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Journal of Forestry Research

, Volume 29, Issue 3, pp 657–662 | Cite as

How does organic matter affect the physical and mechanical properties of forest soil?

  • Ehsan Abdi
  • Shojaat Babapour
  • Baris Majnounian
  • Ghavamodin Zahedi Amiri
  • Azade Deljouei
Original Paper
  • 102 Downloads

Abstract

Determining the physical and mechanical properties of soil and its behavior for engineering projects is essential for road construction operations. One of the most important principles in forest road construction, which is usually neglected, is to avoid mixing organic matter with road materials during excavation and embankment construction. The current study aimed to assess the influence of organic matter on the physical properties and mechanical behaviors of forest soil and to analyze the relation between the amount of organic matter and the behavior of forest soil as road material. A typical soil sample from the study area was collected beside a newly constructed roadbed. The soil was mixed with different percentages of organic matter (control treatment, 5, 10, and 15% by mass) and different tests including Atterberg limits, standard compaction, and California bearing ratio (CBR) tests were conducted on these different soil mixtures. The results showed that soil plasticity increased linearly with increasing organic matter. Increasing the organic matter from 0% (control) to 15% resulted in an increase of 11.64% of the plastic limit and 15.22% of the liquid limit after drying at 110 °C. Also, increasing the organic matter content reduced the soil maximum dry density and increased the optimum moisture content. Increasing the organic matter from 0 to 15% resulted in an increase of 11.0% of the optimum moisture content and a decrease of 0.29 g/cm3 of the maximum dry density. Organic matter decreased the CBR, which is used as the index of road strength. Adding 15% organic matter to the soil resulted in a decrease of the CBR from 15.72 to 4.75%. There was a significant difference between the two drying temperatures (60 and 110 °C) for the same organic matter mixtures with lower water content values after drying at 60 °C. The results revealed the adverse influence of organic matter on soil engineering properties and showed the importance of organic matter removal before excavation and fill construction.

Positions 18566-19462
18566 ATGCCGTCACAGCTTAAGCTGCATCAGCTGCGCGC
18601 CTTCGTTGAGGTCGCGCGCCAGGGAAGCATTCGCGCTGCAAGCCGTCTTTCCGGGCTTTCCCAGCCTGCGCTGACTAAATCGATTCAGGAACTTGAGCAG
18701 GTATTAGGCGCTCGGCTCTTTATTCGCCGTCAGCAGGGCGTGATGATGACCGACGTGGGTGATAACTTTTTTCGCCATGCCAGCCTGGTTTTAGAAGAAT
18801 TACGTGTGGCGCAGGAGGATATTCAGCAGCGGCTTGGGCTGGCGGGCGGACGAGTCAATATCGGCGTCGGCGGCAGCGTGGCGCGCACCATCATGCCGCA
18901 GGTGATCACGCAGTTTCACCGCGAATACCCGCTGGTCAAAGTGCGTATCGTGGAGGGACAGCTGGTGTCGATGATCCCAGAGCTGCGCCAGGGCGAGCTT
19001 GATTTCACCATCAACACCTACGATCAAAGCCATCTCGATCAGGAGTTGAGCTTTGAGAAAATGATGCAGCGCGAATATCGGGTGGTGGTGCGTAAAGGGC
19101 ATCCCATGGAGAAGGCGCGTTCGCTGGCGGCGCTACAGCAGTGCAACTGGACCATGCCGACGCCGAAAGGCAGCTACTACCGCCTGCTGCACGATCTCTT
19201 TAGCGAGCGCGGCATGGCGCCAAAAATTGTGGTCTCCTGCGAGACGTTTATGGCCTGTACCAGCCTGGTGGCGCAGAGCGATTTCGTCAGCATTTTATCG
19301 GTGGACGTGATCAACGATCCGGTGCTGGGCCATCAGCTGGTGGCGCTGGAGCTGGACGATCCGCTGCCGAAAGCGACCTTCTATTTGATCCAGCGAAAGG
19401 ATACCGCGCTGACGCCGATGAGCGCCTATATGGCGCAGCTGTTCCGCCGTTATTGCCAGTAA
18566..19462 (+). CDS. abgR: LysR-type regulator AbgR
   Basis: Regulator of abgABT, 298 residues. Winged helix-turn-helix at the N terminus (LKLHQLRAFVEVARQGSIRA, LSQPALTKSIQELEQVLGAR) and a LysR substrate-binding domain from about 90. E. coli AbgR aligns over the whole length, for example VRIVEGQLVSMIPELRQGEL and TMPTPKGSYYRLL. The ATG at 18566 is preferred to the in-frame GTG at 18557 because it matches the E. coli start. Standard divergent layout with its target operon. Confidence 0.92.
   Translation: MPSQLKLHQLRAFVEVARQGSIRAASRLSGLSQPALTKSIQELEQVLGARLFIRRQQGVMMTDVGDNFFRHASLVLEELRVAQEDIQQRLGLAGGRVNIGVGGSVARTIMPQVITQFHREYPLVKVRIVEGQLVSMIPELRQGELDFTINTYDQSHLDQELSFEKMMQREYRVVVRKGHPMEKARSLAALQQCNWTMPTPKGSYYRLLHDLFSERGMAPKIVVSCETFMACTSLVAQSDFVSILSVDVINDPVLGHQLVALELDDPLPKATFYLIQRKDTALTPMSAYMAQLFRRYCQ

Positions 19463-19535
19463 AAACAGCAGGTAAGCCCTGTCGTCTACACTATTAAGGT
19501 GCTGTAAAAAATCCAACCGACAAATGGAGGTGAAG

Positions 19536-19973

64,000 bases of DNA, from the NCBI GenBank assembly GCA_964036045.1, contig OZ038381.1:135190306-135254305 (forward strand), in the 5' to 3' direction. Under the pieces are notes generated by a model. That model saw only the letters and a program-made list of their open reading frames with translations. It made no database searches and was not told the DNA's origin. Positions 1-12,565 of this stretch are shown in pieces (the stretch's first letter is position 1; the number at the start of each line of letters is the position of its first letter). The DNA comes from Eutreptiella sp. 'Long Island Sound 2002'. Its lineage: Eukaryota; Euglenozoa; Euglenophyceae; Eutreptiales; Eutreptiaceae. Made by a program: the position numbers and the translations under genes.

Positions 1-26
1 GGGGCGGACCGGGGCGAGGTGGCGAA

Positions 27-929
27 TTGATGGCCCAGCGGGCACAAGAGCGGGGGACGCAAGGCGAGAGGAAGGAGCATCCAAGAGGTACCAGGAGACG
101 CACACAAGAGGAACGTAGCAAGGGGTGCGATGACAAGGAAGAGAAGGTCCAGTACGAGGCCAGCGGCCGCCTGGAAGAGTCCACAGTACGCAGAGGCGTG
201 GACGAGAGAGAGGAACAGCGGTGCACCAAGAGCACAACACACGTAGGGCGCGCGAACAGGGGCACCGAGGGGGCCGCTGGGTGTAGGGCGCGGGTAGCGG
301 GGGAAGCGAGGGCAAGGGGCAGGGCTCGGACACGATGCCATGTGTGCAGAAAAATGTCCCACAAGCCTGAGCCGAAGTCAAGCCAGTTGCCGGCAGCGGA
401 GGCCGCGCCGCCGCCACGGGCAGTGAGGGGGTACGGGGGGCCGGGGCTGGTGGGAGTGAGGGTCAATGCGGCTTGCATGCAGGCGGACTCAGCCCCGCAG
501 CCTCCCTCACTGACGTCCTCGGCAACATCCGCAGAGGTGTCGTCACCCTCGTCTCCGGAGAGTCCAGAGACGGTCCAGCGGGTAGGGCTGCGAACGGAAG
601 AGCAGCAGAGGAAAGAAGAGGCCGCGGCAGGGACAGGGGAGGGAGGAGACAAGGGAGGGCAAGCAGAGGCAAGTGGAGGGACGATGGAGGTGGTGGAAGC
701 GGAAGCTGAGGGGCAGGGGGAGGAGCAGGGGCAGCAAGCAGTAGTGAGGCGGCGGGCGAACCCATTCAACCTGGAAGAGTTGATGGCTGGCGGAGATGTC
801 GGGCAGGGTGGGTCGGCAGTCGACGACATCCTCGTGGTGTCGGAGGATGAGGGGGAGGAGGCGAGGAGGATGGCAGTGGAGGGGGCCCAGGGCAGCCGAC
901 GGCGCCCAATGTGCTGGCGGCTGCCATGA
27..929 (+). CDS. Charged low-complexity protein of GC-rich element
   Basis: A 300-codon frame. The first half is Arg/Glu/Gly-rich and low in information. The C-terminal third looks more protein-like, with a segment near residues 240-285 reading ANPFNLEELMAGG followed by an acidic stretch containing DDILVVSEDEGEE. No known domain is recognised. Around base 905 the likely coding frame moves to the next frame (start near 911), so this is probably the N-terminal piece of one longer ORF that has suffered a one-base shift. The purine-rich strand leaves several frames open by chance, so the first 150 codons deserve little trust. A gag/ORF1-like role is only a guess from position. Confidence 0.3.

Keywords

Atterberg limits California bearing ratio Hyrcanian forest Organic matter content Soil compaction 

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Copyright information

© Northeast Forestry University and Springer-Verlag GmbH Germany 2017

Authors and Affiliations

  • Ehsan Abdi
    • 1
  • Shojaat Babapour
    • 1
  • Baris Majnounian
    • 1
  • Ghavamodin Zahedi Amiri
    • 1
  • Azade Deljouei
    • 1
  1. 1.Department of ForestryUniversity of TehranKarajIran

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